Nick Kollerstrom used to teach maths at Rudolf Steiner School Kings Langley, in the London area. He also wrote a book about teaching maths — through the study of crop circles. According to the review
The author, quite deliberately, does not discuss any of the possibilities as to how crop circles appear, leaving the reader to further investigate if they so choose. It certainly offers a lovely way to teach mathematics in addition to promoting students’ spiritual, moral, social and cultural development and a must for any school library.
More importantly, though, Kollerstrom isn’t just a former waldorf teacher with a fascination for crop circles. He’s an anthroposophist and some of his work is presented here on the website of the science section of the Anthroposophical Society in Great Britain. He also holds some pretty peculiar — not to say abominable — views on Nazi Germany. When his viewpoints came to the knowledge of the University College London, they terminated his position as an honorary research fellow. Kollerstrom isn’t by far the only anthroposophist who happens to be a holocaust denier; there are several others, eg, Gennadi Bondarew, Bernhard Schaub, Willy Lochmann, Robert Mason, Jos Verhulst and Tom Last. As for Kollerstrom, after he was dismissed from the UCL, Nick Cohen penned an article about his case in The Guardian:
Dr Nicholas Kollerstrom is convinced that academics have punished him for a ‘thought crime’. The distinguished astronomer exercised his right as an intellectual in a free society to speak his mind. His university responded by stripping him of his research fellowship and declared that it wishes to have ‘absolutely no association’ with him.
Cohen offers a neat summary of Kollerstrom’s beliefs:
Once he was away from his scientific studies, Kollerstrom embraced them all. ‘Let us hope the schoolchildren visitors are properly taught about the elegant swimming pool at Auschwitz, built by the inmates, who would sunbathe there on Saturday and Sunday afternoons while watching the water polo matches,’ he said of the Nazi genocide. ‘Let’s hope they are shown postcards written from Auschwitz, where the postman would collect the mail twice weekly.’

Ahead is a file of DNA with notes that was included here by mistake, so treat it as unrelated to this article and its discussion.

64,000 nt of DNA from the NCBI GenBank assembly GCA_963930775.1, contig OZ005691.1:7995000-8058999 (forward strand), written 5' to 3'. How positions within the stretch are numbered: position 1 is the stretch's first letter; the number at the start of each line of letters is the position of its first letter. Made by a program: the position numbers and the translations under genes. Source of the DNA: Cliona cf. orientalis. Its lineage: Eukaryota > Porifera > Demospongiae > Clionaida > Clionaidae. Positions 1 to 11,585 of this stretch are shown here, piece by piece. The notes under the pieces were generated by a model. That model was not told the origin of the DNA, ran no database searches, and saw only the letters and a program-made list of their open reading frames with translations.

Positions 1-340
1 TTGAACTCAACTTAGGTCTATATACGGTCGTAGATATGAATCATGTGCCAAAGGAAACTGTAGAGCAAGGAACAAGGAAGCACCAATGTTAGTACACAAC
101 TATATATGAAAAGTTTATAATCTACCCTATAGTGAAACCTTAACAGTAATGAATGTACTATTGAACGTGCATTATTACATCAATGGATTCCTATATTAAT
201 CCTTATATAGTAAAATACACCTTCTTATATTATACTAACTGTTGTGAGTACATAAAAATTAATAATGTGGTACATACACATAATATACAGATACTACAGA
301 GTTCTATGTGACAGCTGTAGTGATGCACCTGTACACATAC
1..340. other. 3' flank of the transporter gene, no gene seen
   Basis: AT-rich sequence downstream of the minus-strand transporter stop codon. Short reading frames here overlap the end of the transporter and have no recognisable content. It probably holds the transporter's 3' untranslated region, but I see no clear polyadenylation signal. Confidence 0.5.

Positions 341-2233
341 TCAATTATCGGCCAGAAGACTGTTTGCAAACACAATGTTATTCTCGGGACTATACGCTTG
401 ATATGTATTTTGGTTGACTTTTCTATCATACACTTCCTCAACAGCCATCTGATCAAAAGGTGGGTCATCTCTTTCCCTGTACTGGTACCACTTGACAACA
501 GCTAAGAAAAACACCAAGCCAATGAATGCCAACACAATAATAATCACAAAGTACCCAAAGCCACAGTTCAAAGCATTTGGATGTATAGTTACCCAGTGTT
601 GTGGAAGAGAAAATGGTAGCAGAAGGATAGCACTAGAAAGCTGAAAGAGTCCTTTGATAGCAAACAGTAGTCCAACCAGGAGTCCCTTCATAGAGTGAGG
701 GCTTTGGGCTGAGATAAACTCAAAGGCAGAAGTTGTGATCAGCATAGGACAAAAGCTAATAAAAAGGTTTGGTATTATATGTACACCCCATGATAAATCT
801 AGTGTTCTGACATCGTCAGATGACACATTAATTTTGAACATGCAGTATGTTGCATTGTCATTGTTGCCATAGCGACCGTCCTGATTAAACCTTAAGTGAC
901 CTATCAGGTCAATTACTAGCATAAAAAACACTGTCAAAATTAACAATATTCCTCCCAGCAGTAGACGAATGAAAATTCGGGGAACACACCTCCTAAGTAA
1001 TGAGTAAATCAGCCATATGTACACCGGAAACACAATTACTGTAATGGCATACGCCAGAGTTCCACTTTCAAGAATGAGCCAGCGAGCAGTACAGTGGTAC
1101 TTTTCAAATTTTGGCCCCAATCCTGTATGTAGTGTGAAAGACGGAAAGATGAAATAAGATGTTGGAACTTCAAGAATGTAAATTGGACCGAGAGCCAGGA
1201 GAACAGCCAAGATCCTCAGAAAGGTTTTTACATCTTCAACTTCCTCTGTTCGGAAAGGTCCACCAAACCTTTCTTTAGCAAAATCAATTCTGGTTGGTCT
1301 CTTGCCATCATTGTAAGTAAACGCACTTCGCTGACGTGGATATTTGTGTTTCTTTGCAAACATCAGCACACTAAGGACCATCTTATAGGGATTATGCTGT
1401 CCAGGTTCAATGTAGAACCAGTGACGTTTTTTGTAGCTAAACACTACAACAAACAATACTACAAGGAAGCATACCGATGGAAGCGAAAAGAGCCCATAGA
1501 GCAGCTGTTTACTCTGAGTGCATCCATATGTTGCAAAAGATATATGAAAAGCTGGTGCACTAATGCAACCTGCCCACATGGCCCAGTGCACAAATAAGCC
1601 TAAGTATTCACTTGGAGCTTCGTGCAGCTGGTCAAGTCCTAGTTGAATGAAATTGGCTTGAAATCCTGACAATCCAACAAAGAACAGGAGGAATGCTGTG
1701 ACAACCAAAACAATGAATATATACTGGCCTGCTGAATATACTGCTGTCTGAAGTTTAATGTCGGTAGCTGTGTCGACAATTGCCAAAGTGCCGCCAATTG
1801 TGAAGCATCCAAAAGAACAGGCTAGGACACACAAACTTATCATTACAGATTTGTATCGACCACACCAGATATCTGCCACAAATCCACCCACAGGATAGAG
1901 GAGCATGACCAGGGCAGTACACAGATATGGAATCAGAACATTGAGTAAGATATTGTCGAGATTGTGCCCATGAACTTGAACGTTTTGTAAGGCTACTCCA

Denying the crimes of the clerical fascists of today comes easily to a man who can deny the crimes of the secular fascists of the 1940s. Kollerstrom has opined at length on how the 9/11 attacks on New York and the Pentagon and the 7/7 London bombings were not the work of the actual bombers, but of Western security forces acting on the orders of – you’ll never guess – their ‘Zionist masters’.
[…] although he perpetuates Nazi doctrine, Kollerstrom presents himself as a man of the left rather than the far right. He says that he is not a member of a neo-Nazi organisation, but an active supporter of the Green party, Respect and CND. Given the political gyrations of our times, he may well be telling the truth.
This post summarizes Kollerstrom’s views from a number of discussions concerning holocaust denial, conspiracies, et cetera. A post at the Liberal Conspiracy blog adds to the picture of Kollerstrom, who even makes an appearance in the comment thread. Unity writes:
Ordinarily I might just write Kollerstrom off as just another run of the mill conspiraloon and move on, were it not for the fact that he holds down a ‘day job’ as a research fellow at University College London and actively trades on his academic credentials when writing articles for CODOH’s ‘New Revisionist Voices‘ website, where he has, to date, published three articles; Britain – Pioneer of City Bombing, School Trips to Auschwitz and The Auschwitz ‘Gas Chamber’ Illusion. CODOH, which styles itself as the ‘Committee for Open Debate on the Holocaust’ – ‘open debate’ meaning open revisionism – also promotes the ‘work’ of the discredited revisionist ‘historian’, David Irving, and Ernst Zundel, both of whom Kollerstrom cites in his own articles.
Kollerstrom’s main line of academic work appears to be the history of astronomy, albeit that he has a notable sideline in publishing articles on astrology and crop circles, and an interest in pseudoscience is not at all an uncommon feature amongst ardent conspiracy theorists.